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Which browser works best under Windows XP?

Which browser works best under Windows XP? In this edition of Windows Advisor, we’ll take a look at several of the top browsers available for the new OS and rate them accordingly, both on how they work under XP and by their respective benefits and drawbacks.

Internet Explorer 6

Internet Explorer 6, which ships with Windows XP, does offer improved privacy features such as the ability to block third-party cookies, as well as the ability to see a report about which sites attempt to override the cookie-blocking protocol. It can be more than a little eye opening to see how many different Web sites attempt to plant cookies on your system, so this feature, which no other browser offers as of this writing, is a definite plus in the IE 6 column.

One annoying change in IE 6 under XP is the loss of support for Netscape-style plug-in modules. There’s just no good reason for this other than the ongoing mission to eliminate all other browsers from the marketplace. I hope Microsoft rethinks its position on this with the next release of IE.

The Netscape plug-in snafu notwithstanding, since both Windows XP and IE 6 are creations of Microsoft, Bill Gates’ company holds an obvious lead in browser compatibility. And it shows. Internet Explorer rarely (if ever) crashes under XP, and does run a bit faster on my Windows XP system than it did under Windows 98. Besides that, though, there aren’t yet a whole lot of advantages in running the browser under Windows XP over Windows 98. Future versions should change that.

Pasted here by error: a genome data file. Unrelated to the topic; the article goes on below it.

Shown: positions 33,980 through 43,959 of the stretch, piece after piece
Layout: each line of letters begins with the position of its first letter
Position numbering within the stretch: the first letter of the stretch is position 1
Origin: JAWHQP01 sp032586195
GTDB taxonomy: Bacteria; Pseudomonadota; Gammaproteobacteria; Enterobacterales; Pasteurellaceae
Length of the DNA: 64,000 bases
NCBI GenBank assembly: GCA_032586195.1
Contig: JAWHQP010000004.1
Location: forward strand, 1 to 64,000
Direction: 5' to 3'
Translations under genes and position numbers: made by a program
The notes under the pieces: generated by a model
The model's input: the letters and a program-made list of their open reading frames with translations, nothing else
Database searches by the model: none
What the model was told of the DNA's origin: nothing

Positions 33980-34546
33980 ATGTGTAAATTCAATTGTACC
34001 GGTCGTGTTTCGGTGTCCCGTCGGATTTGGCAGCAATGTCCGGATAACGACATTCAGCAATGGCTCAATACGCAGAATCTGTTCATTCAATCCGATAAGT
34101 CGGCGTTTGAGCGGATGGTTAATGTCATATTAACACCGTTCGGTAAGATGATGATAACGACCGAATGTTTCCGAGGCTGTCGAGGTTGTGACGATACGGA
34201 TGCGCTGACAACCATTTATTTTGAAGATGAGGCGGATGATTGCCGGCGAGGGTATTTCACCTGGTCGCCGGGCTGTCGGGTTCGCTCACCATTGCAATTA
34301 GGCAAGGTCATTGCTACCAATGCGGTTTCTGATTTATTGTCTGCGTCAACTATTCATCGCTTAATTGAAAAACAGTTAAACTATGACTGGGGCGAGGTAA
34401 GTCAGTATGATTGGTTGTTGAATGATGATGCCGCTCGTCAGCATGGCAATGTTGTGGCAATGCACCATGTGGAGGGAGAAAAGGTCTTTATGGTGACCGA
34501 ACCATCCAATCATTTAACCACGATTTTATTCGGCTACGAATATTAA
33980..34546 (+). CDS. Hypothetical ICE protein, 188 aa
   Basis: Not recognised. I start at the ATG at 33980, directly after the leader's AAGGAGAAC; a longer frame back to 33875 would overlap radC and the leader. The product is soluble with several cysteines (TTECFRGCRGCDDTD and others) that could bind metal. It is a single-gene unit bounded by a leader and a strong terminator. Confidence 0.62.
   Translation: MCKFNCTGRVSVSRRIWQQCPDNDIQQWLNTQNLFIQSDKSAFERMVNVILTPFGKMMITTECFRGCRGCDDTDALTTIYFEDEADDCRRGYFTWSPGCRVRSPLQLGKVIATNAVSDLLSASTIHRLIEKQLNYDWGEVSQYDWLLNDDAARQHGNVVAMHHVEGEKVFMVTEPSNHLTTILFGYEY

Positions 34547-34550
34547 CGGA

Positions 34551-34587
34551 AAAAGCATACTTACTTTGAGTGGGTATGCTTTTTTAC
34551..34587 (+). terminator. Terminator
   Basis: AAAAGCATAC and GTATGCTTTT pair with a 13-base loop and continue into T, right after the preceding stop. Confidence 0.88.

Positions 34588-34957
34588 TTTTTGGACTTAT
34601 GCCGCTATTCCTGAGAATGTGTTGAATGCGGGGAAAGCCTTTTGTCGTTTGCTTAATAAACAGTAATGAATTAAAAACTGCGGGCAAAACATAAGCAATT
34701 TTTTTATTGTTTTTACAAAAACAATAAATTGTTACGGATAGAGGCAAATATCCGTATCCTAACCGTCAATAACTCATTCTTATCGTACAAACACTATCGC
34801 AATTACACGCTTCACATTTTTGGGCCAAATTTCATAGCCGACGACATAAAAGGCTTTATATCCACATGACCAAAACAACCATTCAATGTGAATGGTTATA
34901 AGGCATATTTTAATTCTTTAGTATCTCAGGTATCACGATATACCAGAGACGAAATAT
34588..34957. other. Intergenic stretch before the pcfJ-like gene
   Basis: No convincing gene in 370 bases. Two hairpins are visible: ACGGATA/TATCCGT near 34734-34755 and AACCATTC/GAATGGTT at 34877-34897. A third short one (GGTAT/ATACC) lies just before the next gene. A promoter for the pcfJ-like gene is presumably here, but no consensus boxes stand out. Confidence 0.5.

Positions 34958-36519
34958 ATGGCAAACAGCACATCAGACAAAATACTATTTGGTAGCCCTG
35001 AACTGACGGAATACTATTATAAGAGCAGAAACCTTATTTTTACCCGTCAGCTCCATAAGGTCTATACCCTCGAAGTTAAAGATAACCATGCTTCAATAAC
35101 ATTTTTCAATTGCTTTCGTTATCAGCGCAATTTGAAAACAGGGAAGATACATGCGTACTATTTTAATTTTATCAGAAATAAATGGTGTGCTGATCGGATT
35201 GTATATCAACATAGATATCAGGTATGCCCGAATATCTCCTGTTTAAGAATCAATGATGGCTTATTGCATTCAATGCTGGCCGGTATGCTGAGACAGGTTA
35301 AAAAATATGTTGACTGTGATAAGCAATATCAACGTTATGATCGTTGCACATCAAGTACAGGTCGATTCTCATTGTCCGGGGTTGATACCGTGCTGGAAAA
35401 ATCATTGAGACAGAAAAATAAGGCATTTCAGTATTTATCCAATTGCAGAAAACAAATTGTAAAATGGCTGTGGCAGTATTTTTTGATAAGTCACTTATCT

Netscape 6.2

OK, Netscape 6.2 is a lot better than 6, which crashed just about every time you looked at it funny. But there’s not a whole lot more you can say in support of it. It runs just as well under Windows XP as it does under Windows 98, but even with the new memory-resident Quick Launch feature, it still doesn’t quite match IE’s speedy start-up and page-loading times. In fact, aside from fixing some major stability issues, there isn’t a whole lot of difference between 6 and 6.2, and adding Windows XP to the mix doesn’t seem to add (or subtract) from the equation.

That doesn’t mean that Netscape 6.2 is a complete waste. It handles multiple e-mail accounts and organizes bookmarks better than IE, and the overall look and feel of the browser isn’t quite as crowded and cluttered as it was just 0.2 generations ago. Future editions will probably improve on the best of 6.2 and should take advantage of the new OS, but as it stands IE probably is your best bet in terms of browser functionality under Windows XP.

If you’re already running Netscape but felt cheated by version 6, you should definitely upgrade. While the browser doesn’t really benefit from running under Windows XP, it doesn’t prove to be a deficit either. Essentially, it’s a wash. It is, of course, always nice to have at least one non-Microsoft product on your computer’s desktop.

Opera 6.1

Opera was supposed to be the next big browser that would revolutionize everything; it just never happened. Users were just satisfied enough with their original choice of browsers not to want to go to the trouble of making the switch. Opera 6.1 is, however, a viable alternative to Internet Explorer and Netscape, and it’s managed to capture a small niche in the browser market simply by being different.